Drill, Baby, Drill!

by abbamoses

In a recent post on my other blog, I mentioned that I’ve been working at memorizing psalms. I don’t find memorization easy (I’m now struggling with Psalm 83, “How beloved are Thy dwellings”), and I sometimes wish I’d gone to school in an era when memorization played a bigger part in education, or even in the far-off days when it wasn’t uncommon for a student to have all of Homer or the Upanishads — or, more to the point, the whole Psalter — by heart.

So I was pleased to come across On Memorization: A Twenty-first Century Ode, posted by Eileen Reynolds on the New Yorker’s literary blog. Reynolds talks about her desire to know more poetry by heart:

What I wish I’d learned in school, though, is poetry. I can hold my own at a certain kind of cocktail party by tossing off a line or two, and I know Shakespeare well enough to recognize when he’s being misquoted. But rattling off entire poems demands greater diligence, deeper understanding, and a higher form of literary confidence. I have long admired a good friend of mine—a poet—for his propensity, usually after a few drinks, to launch into spellbinding recitations of selected works by Coleridge, Eliot, Auden, and Frost. It’s one thing to read and love a poem, and it’s another to carry the words with you all the time, ready at any moment to share them with someone else.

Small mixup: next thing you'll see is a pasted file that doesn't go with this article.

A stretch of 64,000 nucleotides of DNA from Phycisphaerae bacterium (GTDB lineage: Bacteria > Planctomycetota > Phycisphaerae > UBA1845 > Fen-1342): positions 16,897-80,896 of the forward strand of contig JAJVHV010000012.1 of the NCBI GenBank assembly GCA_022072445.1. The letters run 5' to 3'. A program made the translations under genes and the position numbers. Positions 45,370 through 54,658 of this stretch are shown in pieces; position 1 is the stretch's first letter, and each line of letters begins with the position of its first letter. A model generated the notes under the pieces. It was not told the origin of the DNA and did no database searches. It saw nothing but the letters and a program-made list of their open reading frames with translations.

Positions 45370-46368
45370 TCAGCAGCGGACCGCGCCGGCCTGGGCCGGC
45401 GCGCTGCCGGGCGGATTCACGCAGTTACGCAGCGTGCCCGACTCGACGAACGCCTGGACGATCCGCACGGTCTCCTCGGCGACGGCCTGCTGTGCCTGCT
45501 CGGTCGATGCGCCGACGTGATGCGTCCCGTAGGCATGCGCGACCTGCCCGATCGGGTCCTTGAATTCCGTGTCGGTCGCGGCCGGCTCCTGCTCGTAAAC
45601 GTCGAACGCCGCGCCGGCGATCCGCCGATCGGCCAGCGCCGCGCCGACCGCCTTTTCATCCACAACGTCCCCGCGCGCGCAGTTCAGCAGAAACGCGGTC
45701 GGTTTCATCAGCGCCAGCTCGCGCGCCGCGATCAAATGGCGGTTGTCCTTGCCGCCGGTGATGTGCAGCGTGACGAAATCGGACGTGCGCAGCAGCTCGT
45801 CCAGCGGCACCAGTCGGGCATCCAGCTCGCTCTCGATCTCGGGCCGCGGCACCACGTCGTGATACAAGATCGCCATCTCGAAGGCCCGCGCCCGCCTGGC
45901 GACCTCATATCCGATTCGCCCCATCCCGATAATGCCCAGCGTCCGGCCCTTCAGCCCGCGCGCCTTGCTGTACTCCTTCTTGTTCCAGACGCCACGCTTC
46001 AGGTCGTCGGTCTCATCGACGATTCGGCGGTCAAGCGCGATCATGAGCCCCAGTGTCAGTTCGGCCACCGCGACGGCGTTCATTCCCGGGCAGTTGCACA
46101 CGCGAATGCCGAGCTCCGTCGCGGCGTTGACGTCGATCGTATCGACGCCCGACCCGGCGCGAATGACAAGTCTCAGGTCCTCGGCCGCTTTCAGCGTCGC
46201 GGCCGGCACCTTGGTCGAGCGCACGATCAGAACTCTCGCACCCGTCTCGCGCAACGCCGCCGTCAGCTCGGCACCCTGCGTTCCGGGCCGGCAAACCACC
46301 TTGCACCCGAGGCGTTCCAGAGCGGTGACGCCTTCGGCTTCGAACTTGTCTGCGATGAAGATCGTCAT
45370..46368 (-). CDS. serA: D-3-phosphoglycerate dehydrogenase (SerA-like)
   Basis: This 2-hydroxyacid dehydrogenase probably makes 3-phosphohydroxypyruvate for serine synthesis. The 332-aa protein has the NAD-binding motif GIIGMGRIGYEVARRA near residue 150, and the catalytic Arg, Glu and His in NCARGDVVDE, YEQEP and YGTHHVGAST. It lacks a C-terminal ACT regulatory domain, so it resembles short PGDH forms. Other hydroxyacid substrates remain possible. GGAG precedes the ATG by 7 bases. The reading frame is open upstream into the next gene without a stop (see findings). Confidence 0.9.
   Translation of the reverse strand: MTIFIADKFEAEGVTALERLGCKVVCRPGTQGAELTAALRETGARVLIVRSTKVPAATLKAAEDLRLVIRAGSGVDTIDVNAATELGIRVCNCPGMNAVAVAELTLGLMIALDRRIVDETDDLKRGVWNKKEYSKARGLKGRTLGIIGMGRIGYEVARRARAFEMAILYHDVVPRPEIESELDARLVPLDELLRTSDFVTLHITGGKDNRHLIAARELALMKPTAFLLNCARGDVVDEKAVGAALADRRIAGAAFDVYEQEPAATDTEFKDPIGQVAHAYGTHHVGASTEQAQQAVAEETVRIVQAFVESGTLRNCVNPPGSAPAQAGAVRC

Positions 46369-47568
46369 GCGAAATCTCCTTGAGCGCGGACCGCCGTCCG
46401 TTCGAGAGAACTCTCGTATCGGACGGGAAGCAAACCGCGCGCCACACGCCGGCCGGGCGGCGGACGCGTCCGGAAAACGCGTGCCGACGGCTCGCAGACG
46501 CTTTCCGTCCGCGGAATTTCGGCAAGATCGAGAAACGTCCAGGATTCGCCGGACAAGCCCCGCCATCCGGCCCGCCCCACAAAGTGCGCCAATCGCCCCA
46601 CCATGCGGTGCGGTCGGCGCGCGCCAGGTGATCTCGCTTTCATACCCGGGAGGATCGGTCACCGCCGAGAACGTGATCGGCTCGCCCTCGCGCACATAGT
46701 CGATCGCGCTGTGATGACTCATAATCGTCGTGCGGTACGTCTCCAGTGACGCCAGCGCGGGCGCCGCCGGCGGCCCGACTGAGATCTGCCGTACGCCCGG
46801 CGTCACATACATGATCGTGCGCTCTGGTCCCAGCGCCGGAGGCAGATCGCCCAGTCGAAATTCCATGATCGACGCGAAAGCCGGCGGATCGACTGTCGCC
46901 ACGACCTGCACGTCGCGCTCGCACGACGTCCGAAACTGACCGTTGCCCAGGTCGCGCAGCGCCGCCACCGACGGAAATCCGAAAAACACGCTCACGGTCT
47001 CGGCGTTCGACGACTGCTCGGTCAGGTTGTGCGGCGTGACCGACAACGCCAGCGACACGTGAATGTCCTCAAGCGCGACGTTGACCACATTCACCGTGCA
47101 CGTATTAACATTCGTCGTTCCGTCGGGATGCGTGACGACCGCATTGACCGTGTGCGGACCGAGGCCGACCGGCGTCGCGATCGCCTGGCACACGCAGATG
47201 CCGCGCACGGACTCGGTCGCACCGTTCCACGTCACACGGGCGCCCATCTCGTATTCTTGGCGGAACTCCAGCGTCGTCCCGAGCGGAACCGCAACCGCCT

She cites a recent New York Times essay, Drill, Baby, Drill, by Virginia Heffernan, who reports that educators are starting to think they’ve gone too far in downplaying drill and memorization in the classroom. In fact, she notes, many students gobble up extracurricular drill-and-practice books and programs to help them do the drilling they’re not getting in school.

My ears really perked up when she mentioned an iPhone/iPod app, VerseByHeart. It’s designed to help people memorize Bible verses, but it doesn’t come pre-loaded — you can plug in the text of your favorite Bible version, or any other texts, such as poetry. (I wonder if the Homeric epics will fit on an iPod?)

Next time I get near a wi-fi hot spot, VerseByHeart is going onto my iPod. We’ll see how much it helps.

The graphic is from the Times article mentioned in this post.